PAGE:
Jan. 5: During the week of Dec. 28 to Jan. 4, there were 38 cases for a total since March of 4,867 registered cases with 4,650 people recuperated and a total of 166 people who have died with Covid-19.

Jan. 12: The week of Jan. 5 to 11 saw 55 new registered cases which brings the total since March to 4,916 cases, 4,694 people recuperated and 167 deaths. (Informe Pastran, multiple days)

Former Coup-Plotting NGO Headquarters to Serve Women
The Sandinista Government will set up maternity wait homes in Districts 1, 2 and 3 of Managua using the old facilities of organizations that financed and directed the 2018 criminal coup attempt. During the coup attempt gangs murdered in cold blood, burned down health centers, ambulances, city halls and public institutions directed by leaders of these and other organizations and politicians in the service of the US. A maternity wait home will be set up where the Popol Na Foundation was located, near Plaza España. Another Casa Materna will be in the Altagracia neighborhood of Managua where CENIDH operated. A Casa Materna will be set up on a property that used to belong to Miguel Mora, another coup plotter, which is located in front of the facilities of the former military hospital. ( Radio La Primerisima, 23 Dec. 2020)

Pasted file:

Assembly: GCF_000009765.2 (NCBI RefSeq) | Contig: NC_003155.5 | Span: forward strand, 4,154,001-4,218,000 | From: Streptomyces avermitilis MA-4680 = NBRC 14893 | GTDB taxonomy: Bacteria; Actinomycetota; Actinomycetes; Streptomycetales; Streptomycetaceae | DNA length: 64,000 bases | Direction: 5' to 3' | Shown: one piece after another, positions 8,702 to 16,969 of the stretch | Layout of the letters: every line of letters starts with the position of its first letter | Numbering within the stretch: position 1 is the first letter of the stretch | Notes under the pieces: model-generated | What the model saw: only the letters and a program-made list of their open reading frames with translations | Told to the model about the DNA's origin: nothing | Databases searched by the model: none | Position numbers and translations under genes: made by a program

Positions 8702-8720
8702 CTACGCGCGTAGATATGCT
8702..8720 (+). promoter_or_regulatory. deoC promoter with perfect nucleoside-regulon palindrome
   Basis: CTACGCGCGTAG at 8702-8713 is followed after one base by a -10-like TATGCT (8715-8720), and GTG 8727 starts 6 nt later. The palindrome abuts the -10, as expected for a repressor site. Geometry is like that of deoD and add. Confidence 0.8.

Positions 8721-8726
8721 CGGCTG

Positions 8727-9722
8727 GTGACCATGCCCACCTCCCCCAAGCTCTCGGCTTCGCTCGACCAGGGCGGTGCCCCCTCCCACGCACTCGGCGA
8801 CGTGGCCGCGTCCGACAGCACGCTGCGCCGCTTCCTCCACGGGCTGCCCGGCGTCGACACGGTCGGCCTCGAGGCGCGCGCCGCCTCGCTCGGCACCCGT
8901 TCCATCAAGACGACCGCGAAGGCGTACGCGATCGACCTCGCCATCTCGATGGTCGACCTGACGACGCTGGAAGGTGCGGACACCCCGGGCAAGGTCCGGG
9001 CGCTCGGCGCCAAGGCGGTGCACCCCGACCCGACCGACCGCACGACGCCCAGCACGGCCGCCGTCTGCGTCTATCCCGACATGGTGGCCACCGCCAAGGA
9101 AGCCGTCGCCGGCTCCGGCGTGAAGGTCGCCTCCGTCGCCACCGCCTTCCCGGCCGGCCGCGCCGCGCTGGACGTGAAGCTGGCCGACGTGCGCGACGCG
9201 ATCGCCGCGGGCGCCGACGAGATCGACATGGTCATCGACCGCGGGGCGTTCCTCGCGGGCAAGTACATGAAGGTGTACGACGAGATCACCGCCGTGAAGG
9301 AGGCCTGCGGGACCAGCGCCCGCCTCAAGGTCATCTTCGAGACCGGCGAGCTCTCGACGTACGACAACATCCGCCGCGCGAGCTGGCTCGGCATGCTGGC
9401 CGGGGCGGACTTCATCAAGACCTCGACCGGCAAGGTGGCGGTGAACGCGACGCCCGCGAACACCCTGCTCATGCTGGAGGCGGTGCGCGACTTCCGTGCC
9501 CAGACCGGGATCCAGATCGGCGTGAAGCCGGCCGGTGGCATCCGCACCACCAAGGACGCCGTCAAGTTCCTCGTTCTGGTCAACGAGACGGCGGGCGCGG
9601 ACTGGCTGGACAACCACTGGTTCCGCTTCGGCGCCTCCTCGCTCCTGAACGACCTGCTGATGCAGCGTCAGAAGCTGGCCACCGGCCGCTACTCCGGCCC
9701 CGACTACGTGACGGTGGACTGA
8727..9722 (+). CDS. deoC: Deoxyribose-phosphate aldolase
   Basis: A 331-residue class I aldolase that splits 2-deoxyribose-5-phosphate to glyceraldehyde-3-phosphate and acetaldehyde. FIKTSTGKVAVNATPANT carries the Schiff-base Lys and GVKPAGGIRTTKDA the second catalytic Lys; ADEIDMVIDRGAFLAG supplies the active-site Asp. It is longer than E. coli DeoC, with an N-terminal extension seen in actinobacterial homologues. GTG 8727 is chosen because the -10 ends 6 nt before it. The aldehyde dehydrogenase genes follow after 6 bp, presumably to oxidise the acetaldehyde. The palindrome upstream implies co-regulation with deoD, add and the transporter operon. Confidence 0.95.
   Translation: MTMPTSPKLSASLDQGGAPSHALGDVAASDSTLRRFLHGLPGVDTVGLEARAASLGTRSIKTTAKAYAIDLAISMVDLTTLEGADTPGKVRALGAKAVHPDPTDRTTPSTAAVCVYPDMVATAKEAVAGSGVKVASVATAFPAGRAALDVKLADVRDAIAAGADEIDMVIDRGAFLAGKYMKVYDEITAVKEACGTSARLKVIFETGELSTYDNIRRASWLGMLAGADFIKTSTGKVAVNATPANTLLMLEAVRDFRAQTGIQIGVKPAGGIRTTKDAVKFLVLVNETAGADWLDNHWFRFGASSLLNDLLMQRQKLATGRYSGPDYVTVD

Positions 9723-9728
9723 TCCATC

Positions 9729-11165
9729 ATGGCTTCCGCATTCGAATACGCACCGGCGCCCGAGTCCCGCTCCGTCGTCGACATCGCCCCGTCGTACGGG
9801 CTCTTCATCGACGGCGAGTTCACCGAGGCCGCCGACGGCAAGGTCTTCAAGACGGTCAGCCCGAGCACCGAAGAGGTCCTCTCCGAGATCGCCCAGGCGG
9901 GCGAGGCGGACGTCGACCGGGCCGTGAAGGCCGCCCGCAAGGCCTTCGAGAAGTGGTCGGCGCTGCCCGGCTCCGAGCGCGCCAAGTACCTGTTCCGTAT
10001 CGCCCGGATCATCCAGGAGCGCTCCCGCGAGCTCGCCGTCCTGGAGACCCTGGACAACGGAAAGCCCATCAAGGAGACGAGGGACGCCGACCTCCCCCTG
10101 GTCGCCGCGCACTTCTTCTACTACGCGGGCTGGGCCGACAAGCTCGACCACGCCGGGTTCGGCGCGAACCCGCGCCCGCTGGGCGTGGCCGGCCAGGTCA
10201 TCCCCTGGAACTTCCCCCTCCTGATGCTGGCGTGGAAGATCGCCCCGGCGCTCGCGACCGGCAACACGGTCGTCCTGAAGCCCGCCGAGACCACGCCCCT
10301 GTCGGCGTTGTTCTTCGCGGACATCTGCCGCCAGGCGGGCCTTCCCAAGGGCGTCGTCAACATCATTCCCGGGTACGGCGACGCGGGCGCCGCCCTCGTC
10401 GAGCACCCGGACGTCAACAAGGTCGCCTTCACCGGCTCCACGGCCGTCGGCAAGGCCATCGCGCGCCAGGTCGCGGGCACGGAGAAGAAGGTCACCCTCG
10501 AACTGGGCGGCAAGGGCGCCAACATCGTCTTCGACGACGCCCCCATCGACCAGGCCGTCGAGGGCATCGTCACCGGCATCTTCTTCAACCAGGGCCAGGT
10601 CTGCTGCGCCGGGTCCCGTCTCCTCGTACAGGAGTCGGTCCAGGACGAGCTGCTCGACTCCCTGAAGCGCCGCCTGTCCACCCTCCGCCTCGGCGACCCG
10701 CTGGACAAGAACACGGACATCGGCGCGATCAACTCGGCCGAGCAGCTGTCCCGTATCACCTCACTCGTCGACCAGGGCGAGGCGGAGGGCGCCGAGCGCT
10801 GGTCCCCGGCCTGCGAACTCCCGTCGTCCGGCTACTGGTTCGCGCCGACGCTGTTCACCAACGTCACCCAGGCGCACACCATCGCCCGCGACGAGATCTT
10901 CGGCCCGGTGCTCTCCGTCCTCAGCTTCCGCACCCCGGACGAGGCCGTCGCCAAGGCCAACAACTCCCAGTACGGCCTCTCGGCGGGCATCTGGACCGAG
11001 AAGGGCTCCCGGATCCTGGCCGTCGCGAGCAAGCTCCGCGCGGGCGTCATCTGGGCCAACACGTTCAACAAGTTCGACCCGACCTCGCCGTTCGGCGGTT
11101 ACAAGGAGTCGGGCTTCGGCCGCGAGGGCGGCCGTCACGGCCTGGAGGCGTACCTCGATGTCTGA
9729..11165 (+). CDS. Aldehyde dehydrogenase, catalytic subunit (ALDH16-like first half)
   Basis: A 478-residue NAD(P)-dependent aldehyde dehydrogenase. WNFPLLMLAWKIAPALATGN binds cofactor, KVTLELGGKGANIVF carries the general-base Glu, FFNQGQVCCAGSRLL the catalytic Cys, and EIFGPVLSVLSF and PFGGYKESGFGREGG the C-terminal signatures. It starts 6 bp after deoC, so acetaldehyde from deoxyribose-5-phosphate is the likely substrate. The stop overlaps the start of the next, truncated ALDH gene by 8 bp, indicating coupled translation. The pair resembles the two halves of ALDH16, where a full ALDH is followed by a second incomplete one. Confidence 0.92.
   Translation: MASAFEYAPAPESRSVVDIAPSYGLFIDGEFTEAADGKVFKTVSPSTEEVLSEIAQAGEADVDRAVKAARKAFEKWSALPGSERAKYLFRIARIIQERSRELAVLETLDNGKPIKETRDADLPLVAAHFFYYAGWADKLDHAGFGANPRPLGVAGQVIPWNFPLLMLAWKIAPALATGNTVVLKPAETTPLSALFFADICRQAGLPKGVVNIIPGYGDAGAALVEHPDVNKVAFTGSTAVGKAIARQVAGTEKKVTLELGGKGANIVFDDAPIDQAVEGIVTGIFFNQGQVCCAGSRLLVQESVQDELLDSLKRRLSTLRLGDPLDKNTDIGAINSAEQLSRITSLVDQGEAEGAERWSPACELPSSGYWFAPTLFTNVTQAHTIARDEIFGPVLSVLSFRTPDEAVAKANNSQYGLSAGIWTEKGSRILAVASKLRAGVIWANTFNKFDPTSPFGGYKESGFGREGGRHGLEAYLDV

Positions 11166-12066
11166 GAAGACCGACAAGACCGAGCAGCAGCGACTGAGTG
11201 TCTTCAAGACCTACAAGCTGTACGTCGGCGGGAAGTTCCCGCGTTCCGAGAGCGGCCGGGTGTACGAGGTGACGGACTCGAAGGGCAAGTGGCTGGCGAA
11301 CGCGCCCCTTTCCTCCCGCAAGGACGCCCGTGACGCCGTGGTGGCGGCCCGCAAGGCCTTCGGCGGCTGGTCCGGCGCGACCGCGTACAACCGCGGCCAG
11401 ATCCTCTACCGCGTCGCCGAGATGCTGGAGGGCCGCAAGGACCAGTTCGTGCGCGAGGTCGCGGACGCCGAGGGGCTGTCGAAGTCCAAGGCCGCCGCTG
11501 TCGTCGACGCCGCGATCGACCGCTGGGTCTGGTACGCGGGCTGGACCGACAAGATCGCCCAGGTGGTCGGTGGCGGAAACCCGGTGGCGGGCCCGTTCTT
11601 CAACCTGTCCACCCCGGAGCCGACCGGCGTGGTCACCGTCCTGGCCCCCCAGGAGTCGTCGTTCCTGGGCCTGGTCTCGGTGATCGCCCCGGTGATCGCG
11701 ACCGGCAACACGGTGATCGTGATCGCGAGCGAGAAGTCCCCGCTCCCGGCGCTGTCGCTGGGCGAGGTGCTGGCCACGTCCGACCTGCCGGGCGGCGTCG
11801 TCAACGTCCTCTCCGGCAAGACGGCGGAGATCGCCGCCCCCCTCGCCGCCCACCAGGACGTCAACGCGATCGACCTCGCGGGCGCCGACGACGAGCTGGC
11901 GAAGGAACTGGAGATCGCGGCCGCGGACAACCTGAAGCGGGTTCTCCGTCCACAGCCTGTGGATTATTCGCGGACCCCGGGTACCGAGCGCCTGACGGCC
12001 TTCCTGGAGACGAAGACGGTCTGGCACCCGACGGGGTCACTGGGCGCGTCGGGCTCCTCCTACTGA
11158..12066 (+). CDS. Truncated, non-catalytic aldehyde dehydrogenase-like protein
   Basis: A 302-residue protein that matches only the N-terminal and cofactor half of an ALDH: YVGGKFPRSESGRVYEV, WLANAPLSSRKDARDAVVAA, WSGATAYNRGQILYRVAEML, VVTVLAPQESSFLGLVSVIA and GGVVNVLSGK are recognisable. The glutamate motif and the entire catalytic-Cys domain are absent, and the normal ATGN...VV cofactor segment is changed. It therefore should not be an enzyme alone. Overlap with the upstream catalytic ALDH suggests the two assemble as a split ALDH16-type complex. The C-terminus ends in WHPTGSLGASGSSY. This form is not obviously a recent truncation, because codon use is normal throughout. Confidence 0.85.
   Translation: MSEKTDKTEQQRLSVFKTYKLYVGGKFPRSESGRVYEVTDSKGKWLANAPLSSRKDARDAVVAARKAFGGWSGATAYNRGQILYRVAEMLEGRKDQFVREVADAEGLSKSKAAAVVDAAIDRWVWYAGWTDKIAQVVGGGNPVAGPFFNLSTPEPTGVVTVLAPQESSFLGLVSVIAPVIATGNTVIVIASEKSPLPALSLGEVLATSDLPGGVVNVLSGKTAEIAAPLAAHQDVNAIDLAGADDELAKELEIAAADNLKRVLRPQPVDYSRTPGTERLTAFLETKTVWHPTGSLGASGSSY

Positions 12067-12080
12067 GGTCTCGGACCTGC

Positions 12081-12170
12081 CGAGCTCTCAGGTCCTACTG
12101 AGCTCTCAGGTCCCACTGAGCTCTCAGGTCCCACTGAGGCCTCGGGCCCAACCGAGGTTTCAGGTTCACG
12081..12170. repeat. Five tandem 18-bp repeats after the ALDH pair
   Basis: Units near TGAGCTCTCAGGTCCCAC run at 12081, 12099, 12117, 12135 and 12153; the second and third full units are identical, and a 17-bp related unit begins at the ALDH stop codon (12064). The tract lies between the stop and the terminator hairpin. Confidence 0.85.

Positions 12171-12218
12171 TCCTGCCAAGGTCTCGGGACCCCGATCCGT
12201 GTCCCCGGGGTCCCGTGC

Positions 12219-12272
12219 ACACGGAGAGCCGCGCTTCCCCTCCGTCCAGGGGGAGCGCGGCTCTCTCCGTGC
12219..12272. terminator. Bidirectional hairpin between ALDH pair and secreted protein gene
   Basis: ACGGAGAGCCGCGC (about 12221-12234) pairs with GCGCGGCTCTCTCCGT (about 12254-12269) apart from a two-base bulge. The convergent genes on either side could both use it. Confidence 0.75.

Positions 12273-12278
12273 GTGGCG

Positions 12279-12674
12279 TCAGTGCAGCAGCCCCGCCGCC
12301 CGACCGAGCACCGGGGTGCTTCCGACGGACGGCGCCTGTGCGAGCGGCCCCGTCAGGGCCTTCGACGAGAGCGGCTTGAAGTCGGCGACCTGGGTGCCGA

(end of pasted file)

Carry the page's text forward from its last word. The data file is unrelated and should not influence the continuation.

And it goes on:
2021 Road Projects for Managua
For the year 2021 the Managua mayor’s office plans to build 767 blocks of new streets, with an investment of US$8 million to benefit 103 neighborhoods of the capital, according to General Secretary of the Managua municipality Fidel Moreno. In the second semester of 2021, construction will begin on sections 1 and 4 of the John Paul II roadway extension around Managua. Moreno expressed that this is the biggest project of the City Hall with an investment during that period of US$60 million dollars and could generate about 2,000 jobs. (Radio La Primerisima, 31 Dec. 2020)